I love this movie/film/whatever. It floors me every time I experience it. The blu-ray sound & image was a revelation of possibilities for me! The extra features are pretty good. I even loved their package design. I think they took some queues from Criterion Collection. The issue here is with the English subtitles:

There are some grammatical/translation errors sprinkled throughout the movie that are distracting. One example is in the first scene, where Lord Fujimaki declares that he also wanted to offer his daughter as Saburo's wife; the "Studiocanal Collection" subtitle has him saying it was also his INVENTION instead of INTENTION. Yikes! The subtitles were downhill from there. Not sure if they rushed to get this released or they cut corners, and had the English subtitles imported from China. I've sent several polite e-mails to Lionsgate regarding the various English subtitle errors, but they never responded back. Customer service would mean corrected subtitles and disc exchange.

The devil's in the details, my friends. I'm sure someone at Lionsgate had a great idea that ended with a big "$" digitally projected onto the wall at a quarterly R&D meeting. But it takes real commitment and a sincere love of film to do what the Criterion Collection does. Will I ever hear back from Lionsgate or a "Studiocanal Collection" representative? Probably not. They already have my money so the relationship between company and consumer ends there. Not reassuring. In the end, I wish "Ran - Criterion Collection" could have STAYED with the Criterion Collection. I get the impression a few others out there feel the same way.
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This is a magnificent movie. It is visually beautiful - the colors and the way the shots are framed are stunning. The visuals are controlled in ways that add to the poetic power of the story. I do not speak Japanese, but the sound of the language combined with the musical score also adds to the intensity of this movie. The subtitles are good, but I am sure that those who understand Japanese get even more from this story.
This is not a film of Shakespeare's "King Lear". Rather, it is an adaptation and is based on the underlying themes of the play. It is not important for me to list the differences between the play and the movie, it is just important that a first time viewer not expect the Shakespearian story. If you know the play you will recognize aspects of the movie and enjoy the ways in which Kurosawa adapted the story to his own and Japanese sensibilities. It may nod to Shakespeare, but Kurosawa makes this his story.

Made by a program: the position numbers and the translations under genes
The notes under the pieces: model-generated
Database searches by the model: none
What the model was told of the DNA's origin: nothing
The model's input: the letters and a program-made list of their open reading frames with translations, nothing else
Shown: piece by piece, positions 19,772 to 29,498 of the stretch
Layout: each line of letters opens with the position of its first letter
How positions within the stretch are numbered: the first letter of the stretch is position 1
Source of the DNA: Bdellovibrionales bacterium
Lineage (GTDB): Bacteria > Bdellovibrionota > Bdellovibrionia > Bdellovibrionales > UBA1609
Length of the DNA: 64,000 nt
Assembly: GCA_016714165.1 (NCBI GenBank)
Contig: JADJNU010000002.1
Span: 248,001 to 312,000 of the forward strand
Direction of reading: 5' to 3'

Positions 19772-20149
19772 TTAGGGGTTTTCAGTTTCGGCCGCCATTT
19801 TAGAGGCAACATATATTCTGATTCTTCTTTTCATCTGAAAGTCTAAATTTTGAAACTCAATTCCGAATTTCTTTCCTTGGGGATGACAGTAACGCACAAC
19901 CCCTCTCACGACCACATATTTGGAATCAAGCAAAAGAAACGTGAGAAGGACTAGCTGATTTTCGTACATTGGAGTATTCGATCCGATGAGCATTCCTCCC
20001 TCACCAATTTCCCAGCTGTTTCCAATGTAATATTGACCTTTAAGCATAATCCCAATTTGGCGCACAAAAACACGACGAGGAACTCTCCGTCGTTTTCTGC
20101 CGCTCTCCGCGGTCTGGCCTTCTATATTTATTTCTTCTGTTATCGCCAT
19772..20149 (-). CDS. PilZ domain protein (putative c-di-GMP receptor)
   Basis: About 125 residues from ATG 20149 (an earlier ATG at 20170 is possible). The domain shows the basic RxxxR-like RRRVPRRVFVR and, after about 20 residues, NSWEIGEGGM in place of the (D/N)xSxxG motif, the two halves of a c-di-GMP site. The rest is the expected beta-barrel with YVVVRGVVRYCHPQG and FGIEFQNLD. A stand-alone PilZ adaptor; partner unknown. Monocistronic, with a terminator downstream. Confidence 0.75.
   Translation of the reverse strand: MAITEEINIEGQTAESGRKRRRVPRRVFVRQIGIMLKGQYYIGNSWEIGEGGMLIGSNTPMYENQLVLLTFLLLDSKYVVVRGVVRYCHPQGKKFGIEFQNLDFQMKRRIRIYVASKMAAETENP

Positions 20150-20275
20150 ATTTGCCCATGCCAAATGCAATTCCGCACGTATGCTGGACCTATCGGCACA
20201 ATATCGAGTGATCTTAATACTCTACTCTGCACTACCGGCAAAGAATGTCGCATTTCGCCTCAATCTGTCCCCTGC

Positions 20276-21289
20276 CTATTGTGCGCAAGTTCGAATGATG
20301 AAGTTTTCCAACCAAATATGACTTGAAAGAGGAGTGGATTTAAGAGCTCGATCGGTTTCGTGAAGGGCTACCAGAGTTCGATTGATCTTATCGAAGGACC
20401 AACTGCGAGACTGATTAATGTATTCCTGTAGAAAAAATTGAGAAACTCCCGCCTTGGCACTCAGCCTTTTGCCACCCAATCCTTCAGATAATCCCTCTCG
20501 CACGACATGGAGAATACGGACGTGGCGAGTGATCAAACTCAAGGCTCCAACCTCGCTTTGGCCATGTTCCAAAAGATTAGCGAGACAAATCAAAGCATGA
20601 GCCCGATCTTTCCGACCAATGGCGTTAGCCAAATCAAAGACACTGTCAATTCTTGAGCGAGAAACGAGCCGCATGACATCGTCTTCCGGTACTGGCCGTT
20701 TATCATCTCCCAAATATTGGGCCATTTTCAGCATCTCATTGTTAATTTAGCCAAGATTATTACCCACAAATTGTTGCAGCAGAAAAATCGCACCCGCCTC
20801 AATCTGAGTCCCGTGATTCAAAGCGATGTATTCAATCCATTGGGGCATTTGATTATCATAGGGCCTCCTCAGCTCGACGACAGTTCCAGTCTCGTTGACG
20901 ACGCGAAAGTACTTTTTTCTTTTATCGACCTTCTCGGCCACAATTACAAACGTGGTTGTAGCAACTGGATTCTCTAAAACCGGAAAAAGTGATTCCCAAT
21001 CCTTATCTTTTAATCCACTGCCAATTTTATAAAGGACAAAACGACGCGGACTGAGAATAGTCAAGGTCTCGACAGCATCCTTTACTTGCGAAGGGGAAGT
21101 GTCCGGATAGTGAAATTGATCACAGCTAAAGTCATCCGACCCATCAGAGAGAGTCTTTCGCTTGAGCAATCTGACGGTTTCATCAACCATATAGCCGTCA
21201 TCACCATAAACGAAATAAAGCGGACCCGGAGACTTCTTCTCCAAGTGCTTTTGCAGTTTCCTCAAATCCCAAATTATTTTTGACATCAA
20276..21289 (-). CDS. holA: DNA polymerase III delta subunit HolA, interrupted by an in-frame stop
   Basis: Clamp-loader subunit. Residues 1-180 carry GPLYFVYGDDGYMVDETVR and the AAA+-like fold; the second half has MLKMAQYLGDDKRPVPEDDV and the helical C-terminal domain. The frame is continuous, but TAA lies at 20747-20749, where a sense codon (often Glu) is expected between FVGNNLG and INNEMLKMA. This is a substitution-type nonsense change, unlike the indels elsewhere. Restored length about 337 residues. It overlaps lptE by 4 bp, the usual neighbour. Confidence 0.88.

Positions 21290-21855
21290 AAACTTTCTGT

The costumes, music, and acting are superlative. For me, the trademark Kurosawa battle scenes are more wonderful here than usual. This is a masterpiece by a filmmaking virtuoso who is also a sensitive enough artist to make a spectacular movie that is also poetic, humorous and heart breaking, tender and brutal as well images that are beautiful and others that are hideous.
This isn't light viewing or mind candy, but it has so much to offer that it is worth watching and learning from over and over again.
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on April 19, 2004
I'll repeat the title of the review. It's not the movie. I think Kurosawa is just amazing, and I feel this film is fantastic. I already owned the other DVD release of this film and I ordered this one because honestly, the picture quality of the other is harsh to watch. And it's true this version is much cleaner, but they changed the aspect ratio. Ran was shot originally in a 1:85:1 ratio. For this new DVD they scanned it into the computer using an HD system, and chopped the frame from 1:85:1 to 16:9. It's hard to really compare the two ratios, but being a film geek when I started the film immediately I knew something was wrong when the image was bigger and the end of Kurosawa's name was chopped off. I pulled out my old version of Ran, and threw it on my computer and played the opening titles side by side. Sure enough, the edges of the film have been chopped off. Now, this won't bother most people. But for a film student like myself, it bothers me to see people mess with someone else's art in this manner. It's worse than Lucas butchering Star Wars or Spielberg and ET (albeit not by much) because it isn't even their film! Other films have been cleaned up and placed on to DVD without distorting the image, many Kurosawa films in fact. It bothered me to see it, and I was pretty let down, this is just a fair warning to anyone else like me.